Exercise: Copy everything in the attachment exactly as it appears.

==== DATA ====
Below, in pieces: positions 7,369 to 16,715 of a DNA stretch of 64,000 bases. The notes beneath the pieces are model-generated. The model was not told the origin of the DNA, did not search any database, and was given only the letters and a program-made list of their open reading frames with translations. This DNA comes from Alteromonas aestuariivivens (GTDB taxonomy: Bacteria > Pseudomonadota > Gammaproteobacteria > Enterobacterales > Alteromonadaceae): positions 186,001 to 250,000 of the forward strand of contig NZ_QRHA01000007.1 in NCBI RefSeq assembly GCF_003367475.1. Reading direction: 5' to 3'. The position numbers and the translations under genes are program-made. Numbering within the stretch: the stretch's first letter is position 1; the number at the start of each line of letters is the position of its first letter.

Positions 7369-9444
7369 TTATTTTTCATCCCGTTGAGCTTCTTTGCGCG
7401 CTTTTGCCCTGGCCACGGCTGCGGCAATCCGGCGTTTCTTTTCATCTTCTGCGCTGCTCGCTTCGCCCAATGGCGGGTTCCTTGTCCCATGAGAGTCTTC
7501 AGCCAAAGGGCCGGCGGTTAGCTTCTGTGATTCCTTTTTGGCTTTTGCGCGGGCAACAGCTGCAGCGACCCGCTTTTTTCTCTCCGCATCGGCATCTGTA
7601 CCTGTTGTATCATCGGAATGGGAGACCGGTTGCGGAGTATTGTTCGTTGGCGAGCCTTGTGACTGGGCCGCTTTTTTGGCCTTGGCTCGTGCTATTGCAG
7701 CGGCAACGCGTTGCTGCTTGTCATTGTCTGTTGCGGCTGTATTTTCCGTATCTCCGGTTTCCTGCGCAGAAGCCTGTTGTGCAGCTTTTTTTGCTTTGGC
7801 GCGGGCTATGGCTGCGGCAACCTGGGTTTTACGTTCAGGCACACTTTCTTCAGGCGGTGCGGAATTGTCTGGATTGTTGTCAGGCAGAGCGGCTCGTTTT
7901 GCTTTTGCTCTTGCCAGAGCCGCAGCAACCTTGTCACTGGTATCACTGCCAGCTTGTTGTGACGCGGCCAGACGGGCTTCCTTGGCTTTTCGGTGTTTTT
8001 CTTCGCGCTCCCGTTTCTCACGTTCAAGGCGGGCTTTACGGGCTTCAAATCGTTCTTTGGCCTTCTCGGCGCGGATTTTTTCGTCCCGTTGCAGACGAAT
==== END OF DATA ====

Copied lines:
Below, in pieces: positions 7,369 to 16,715 of a DNA stretch of 64,000 bases. The notes beneath the pieces are model-generated. The model was not told the origin of the DNA, did not search any database, and was given only the letters and a program-made list of their open reading frames with translations. This DNA comes from Alteromonas aestuariivivens (GTDB taxonomy: Bacteria > Pseudomonadota > Gammaproteobacteria > Enterobacterales > Alteromonadaceae): positions 186,001 to 250,000 of the forward strand of contig NZ_QRHA01000007.1 in NCBI RefSeq assembly GCF_003367475.1. Reading direction: 5' to 3'. The position numbers and the translations under genes are program-made. Numbering within the stretch: the stretch's first letter is position 1; the number at the start of each line of letters is the position of its first letter.

Positions 7369-9444
7369 TTATTTTTCATCCCGTTGAGCTTCTTTGCGCG
7401 CTTTTGCCCTGGCCACGGCTGCGGCAATCCGGCGTTTCTTTTCATCTTCTGCGCTGCTCGCTTCGCCCAATGGCGGGTTCCTTGTCCCATGAGAGTCTTC
7501 AGCCAAAGGGCCGGCGGTTAGCTTCTGTGATTCCTTTTTGGCTTTTGCGCGGGCAACAGCTGCAGCGACCCGCTTTTTTCTCTCCGCATCGGCATCTGTA
7601 CCTGTTGTATCATCGGAATGGGAGACCGGTTGCGGAGTATTGTTCGTTGGCGAGCCTTGTGACTGGGCCGCTTTTTTGGCCTTGGCTCGTGCTATTGCAG
7701 CGGCAACGCGTTGCTGCTTGTCATTGTCTGTTGCGGCTGTATTTTCCGTATCTCCGGTTTCCTGCGCAGAAGCCTGTTGTGCAGCTTTTTTTGCTTTGGC
7801 GCGGGCTATGGCTGCGGCAACCTGGGTTTTACGTTCAGGCACACTTTCTTCAGGCGGTGCGGAATTGTCTGGATTGTTGTCAGGCAGAGCGGCTCGTTTT
7901 GCTTTTGCTCTTGCCAGAGCCGCAGCAACCTTGTCACTGGTATCACTGCCAGCTTGTTGTGACGCGGCCAGACGGGCTTCCTTGGCTTTTCGGTGTTTTT
8001 CTTCGCGCTCCCGTTTCTCACGTTCAAGGCGGGCTTTACGGGCTTCAAATCGTTCTTTGGCCTTCTCGGCGCGGATTTTTTCGTCCCGTTGCAGACGAAT